Organize legacy data fetching layer in a fashion of react-apollo hooks

Organize legacy data fetching layer in a fashion of react-apollo hooks
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At the start of this year, the team of ReactJS presented a fresh way to handle state and other library features – hooks. The developer’s community loved the idea from its very beginning when the feature was still in RFC state.

With the fall of the Redux and rise of the GraphQL, the react-apollo became one of the most popular approaches to data layer management. That doesn’t surprise me, just look at this elegant adoption of the hooks API for querying:

The useQuery here is the hook exported from the apollo library, it takes GraphQL query schema defined using the graphql-tag, and as a result, it returns an object that represents the state of the request. Neat, huh?

Sure, it most likely doesn’t make any sense for projects that were started a few years ago to get rewritten using some modern sexy tech, but developers’ experience still can be improved gradually step by step.

Real-world refactoring example

Last week I was added as a cross-project code reviewer to a project that uses classic REST + fetch-from-a-component data layer model. They have this API service which abstracts `fetch` calls using axios for its interceptors for auth tokens handling and more. Let’s take a look at a simplified version of container components that are responsible for request data from server:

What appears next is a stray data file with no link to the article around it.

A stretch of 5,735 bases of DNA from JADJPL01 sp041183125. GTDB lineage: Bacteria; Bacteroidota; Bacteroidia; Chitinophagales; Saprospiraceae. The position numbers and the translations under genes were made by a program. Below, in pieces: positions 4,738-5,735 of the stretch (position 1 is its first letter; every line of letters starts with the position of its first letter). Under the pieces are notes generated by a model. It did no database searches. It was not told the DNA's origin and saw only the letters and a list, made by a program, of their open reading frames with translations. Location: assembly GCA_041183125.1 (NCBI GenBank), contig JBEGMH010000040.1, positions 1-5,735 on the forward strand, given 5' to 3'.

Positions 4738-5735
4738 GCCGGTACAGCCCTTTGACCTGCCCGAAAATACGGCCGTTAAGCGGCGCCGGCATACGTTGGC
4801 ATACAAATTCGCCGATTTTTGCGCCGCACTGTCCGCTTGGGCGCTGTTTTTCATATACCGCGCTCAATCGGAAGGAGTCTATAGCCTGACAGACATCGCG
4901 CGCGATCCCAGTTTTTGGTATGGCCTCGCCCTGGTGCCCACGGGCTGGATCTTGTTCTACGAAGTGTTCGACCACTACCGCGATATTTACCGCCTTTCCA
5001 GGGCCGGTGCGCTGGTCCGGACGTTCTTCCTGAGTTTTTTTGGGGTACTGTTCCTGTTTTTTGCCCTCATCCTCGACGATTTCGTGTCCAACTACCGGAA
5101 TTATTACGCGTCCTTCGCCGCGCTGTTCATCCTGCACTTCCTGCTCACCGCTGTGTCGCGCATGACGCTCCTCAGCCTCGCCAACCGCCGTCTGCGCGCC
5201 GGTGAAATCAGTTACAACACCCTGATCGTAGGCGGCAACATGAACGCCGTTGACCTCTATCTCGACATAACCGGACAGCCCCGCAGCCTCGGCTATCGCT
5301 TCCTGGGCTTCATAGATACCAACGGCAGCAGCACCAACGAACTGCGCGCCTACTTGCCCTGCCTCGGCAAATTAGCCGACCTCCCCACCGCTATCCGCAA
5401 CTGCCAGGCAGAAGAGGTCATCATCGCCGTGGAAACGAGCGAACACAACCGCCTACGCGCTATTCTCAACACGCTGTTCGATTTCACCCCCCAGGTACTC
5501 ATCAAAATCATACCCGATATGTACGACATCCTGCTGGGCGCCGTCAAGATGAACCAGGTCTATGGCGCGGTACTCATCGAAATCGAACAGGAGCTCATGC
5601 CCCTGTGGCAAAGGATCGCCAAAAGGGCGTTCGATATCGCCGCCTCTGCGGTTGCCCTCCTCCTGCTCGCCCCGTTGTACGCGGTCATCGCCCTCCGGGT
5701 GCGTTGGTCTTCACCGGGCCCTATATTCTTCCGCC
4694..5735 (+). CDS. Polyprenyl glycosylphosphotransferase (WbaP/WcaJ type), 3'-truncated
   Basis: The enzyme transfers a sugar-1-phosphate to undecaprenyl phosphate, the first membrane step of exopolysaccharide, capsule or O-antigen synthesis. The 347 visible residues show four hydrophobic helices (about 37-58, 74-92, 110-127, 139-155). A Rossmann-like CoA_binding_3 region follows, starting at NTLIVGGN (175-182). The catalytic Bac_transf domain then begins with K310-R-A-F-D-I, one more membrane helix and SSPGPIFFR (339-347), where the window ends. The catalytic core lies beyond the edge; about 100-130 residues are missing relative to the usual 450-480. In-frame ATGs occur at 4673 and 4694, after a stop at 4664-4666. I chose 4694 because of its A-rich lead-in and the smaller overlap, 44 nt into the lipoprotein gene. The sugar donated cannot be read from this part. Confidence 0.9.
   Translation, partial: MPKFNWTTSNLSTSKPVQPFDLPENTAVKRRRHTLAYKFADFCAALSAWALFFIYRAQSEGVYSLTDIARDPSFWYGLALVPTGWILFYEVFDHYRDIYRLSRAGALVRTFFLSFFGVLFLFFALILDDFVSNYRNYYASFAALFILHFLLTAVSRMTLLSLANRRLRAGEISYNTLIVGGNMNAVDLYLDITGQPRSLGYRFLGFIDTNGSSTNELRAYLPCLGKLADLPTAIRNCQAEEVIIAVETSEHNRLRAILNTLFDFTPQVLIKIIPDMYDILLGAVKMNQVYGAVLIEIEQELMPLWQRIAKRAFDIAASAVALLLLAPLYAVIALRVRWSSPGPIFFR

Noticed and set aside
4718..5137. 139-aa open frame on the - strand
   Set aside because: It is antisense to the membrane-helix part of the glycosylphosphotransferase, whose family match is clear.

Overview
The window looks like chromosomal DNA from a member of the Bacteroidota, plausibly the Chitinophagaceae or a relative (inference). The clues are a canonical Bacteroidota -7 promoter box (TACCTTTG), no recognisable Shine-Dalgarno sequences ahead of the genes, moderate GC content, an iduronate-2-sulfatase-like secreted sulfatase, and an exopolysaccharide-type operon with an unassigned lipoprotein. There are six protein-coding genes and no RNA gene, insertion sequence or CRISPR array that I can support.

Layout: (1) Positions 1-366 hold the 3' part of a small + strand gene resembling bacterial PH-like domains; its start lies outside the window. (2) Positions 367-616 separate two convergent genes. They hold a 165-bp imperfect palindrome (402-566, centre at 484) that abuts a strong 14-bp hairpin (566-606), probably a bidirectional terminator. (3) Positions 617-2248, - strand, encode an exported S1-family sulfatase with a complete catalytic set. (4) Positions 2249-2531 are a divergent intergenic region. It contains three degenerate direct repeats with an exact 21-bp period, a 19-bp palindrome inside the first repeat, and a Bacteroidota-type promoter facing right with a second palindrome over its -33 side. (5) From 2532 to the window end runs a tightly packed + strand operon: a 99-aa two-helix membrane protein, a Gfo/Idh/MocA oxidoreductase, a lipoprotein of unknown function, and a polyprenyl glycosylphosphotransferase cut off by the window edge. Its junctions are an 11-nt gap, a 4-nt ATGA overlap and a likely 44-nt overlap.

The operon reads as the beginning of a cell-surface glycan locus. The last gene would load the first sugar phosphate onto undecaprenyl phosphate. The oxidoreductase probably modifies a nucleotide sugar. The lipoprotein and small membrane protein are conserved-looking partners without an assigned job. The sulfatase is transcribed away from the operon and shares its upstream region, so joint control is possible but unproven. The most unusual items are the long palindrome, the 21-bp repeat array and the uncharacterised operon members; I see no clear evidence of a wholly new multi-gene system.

The first thing that catches your eye, is the try/catch/finally code repetition. Also, the PostForm handles loading and error states for both requests, which logically should not be a component’s responsibility, moreover, it has the same loading and error property for different requests.

Basically, our GET and PUT requests are Queries and Mutations respectively in GraphQL, so the idea is to use apollo-style useQuery and useMutation hooks to have loading and error states of data fetching abstracted. Let’s make a draft of the end result we want to achieve:

Looks pretty! Now we can go ahead and write the hooks code:

The code for usePut is bit different – we don’t use the useEffect, but rather returning request function to the user:

Now our PostForm component will have the following shape:

We ended up moving the fetch state responsibility out of the PostForm component to hooks which we now can reuse and test in isolation. I love it!


In this article, we’ve covered an example of how to make a small step to upgrade a legacy codebase in order to improve code scalability and quality in accordance with the fresh tech stack standards.

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